Shorten Linux Boot Time with Services - gHacks Tech News

Shorten Linux Boot Time with Services

The patience of today's computer user is low. Time is, very much, of the essence. And for some reason that adage applies in spades to Linux computer and Linux server boot times. Although less than 1 or 2 minutes doesn't seem like an eternity, when booting a computer it is. And when getting work done (or getting a server rebooted) as quickly as possible is of the utmost importance, every little second counts. That is where configuring which services start at boot time will help you tremendously.

If you're not running a mail server, why have Sendmail start? If you're not running a web server, why have Apache start? These and many other linux services can be configured to not start at boot up to save you time.

Services Menu Entry
Services Menu Entry

In modern desktops (such as GNOME or KDE you will find on distributions such as Red Hat Linux, Fedora, or Mandriva Linux) you will find the Services tool in the main menu. GNOME, in particular, houses this entry in the System|Administration menu. The image to the left (click to show full-sized image) illustrates exactly where you will find the Services utility.

Once the Services widow opens you will have a listing of every service available to your machine.  This window is broken into two panes. The left pane is the listing of each service. The right pane describes the service as well as the status of the service.

Services Window
Services Window

With the Services window open the first thing you want to do is to find those services you do not need or use. For instance, my machine does not have Bluetooth, so it would be safe for me to disable this service.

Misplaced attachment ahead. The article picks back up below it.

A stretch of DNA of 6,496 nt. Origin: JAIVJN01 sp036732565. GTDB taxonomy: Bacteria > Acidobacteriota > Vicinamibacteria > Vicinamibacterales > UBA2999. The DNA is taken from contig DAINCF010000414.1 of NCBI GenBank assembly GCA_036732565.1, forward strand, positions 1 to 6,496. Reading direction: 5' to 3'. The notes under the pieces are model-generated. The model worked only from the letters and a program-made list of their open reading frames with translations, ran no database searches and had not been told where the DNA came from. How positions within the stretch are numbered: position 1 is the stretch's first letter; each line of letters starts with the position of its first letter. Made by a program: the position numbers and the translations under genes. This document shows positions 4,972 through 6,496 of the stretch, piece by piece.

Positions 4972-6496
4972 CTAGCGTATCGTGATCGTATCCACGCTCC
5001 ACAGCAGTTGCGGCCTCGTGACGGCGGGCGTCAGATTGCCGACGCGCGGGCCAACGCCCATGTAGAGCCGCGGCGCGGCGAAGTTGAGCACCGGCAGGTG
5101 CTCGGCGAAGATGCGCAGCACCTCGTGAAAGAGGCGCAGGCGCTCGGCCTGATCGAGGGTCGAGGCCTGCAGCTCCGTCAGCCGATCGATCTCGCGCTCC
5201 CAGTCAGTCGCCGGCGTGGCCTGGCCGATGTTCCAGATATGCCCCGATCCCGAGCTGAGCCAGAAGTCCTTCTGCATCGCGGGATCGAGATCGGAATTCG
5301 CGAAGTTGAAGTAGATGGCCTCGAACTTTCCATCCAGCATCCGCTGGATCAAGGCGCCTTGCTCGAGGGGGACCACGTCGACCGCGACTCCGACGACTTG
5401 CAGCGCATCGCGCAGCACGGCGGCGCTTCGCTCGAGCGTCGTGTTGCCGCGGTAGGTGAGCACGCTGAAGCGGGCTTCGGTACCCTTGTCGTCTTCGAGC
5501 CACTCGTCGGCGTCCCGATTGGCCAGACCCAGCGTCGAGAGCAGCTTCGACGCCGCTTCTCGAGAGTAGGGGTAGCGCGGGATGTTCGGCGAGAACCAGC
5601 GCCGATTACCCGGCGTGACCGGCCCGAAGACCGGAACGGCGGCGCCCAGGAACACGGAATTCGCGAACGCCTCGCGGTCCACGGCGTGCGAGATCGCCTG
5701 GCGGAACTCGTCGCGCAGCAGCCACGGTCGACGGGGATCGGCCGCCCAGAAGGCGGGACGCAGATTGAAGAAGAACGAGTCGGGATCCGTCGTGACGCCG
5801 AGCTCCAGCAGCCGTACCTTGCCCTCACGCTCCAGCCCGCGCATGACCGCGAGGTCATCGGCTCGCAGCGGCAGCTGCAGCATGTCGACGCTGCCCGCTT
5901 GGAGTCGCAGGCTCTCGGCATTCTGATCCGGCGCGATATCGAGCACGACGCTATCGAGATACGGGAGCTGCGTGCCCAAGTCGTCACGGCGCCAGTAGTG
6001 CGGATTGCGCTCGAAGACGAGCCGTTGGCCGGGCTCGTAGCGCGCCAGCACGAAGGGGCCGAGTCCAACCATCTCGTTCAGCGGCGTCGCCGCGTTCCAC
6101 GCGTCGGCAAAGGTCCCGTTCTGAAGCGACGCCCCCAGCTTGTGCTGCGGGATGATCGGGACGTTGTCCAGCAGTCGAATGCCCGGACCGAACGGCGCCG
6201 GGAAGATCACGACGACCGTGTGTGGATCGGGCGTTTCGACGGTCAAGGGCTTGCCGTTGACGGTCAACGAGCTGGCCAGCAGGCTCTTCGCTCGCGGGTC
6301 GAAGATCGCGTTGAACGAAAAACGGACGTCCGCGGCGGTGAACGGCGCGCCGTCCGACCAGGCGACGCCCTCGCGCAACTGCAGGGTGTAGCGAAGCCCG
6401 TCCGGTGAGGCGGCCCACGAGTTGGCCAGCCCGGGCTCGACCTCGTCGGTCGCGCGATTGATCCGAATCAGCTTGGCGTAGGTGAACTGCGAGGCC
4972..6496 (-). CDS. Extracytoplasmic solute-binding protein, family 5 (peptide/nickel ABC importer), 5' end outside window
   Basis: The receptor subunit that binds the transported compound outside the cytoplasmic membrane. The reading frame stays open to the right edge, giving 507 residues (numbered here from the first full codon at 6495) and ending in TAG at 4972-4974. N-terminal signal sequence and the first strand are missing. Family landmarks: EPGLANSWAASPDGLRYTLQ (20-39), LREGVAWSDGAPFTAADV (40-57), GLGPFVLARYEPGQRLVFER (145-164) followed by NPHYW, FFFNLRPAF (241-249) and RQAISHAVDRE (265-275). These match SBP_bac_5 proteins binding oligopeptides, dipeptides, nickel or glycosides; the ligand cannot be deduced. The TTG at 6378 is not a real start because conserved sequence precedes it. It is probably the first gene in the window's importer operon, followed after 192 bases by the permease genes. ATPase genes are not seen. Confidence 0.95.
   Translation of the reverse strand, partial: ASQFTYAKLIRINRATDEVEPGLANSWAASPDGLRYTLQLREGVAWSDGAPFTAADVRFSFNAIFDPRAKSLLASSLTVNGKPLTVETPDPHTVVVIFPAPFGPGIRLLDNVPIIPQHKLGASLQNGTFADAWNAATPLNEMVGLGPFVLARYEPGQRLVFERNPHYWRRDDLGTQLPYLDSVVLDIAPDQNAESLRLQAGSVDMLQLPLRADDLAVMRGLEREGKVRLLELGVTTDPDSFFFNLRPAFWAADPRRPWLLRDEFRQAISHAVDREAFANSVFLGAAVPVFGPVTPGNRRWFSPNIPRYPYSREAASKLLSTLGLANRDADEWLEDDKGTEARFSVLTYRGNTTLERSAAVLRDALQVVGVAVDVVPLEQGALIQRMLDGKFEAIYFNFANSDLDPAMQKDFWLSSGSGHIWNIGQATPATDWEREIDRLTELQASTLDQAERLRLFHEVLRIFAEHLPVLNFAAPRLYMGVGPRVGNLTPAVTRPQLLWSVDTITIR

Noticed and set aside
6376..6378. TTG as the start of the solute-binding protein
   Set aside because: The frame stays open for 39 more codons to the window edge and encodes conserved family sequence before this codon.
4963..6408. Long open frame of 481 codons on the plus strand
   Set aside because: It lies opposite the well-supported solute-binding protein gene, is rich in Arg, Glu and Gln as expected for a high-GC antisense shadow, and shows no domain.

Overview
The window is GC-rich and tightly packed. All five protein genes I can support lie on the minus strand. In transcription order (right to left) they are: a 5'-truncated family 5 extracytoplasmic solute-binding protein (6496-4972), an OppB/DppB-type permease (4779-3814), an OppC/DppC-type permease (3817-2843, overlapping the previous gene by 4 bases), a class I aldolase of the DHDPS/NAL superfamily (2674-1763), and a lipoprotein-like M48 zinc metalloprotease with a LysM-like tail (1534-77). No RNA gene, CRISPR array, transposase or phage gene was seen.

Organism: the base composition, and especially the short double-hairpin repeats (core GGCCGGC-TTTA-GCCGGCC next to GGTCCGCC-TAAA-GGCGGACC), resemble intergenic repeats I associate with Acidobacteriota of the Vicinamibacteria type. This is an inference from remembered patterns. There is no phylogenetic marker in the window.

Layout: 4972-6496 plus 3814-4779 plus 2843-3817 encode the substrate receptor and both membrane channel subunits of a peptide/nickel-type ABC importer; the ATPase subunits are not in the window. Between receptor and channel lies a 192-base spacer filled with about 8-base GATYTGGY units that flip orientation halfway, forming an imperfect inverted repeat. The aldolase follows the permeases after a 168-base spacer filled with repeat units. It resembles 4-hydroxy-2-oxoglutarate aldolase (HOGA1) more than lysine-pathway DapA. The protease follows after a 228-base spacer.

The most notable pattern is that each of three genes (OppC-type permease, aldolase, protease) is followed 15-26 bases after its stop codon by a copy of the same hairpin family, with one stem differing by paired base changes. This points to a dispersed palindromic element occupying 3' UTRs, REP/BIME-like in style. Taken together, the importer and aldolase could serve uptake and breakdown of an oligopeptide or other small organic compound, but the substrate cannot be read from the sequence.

To disable a Linux script or service I would highlight the service and then click the disable button. You will have to supply your root password for certain services to be disabled (most will require).

Runlevel

From within this window you can also configure when a service is to start. This is called the Runlevel. There are 6 runlevels:

  1. Single user mode. This is used for recovery and does not start daemons.
  2. Multi user mode. Does not start daemons. Is not used for recovery (rarely used).
  3. Starts system normally but ends in console (X Windows is not started)
  4. Special purpose (rarely used).
  5. Starts system normally and ends in full X Windows mode.
  6. Reboot the system.

Many daemons will be configured for runlevel 3. You would never want to configure a service for runlevel 6 or 2.

To configure a service for a specific runlevel highlight the service, click on the Service menu, select the Customize entry, and select the runlevel you want to apply to that service. You can also highlight the service and click the Customize button to take care of the same task.

Final Thoughts

Once you have found all of the services your machine doesn't need started, you will find your Linux machine booting faster. Just make sure you don't disable critical services that are required in order to run your operating system.

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Comments

  1. Casey said on January 18, 2009 at 5:20 pm
    Reply

    There are actually seven runlevels. Runlevel 0 shuts down the system.

  2. Paul. said on January 18, 2009 at 6:06 pm
    Reply

    Very cool. Great artikel again. Thanks Jack.

  3. jack said on January 18, 2009 at 9:56 pm
    Reply

    Casey: You are correct. I did leave out runlevel 0. Thanks for pointing that out.

  4. RogueSpear said on January 20, 2009 at 4:11 pm
    Reply

    I am assuming, as is the case with Windows, that disabling unnecessary services not only shortens boot time but would also provide a smaller security footprint and provide more physical RAM for running things you want to run.

  5. Adam Williamson said on January 20, 2009 at 11:23 pm
    Reply

    You should run an MTA like Postfix so local mail can be delivered, local mail being a standard Unix system by which processes notify the system administrator of various issues. The correct thing to do is set up mail aliases so that mail to the user ‘root’ on the local machine gets delivered to a real mail box or spool where you read it from a mail client. Of course, for simply delivering local mail, you can use something a lot smaller and less potentially dangerous than sendmail.

    Good article, though.

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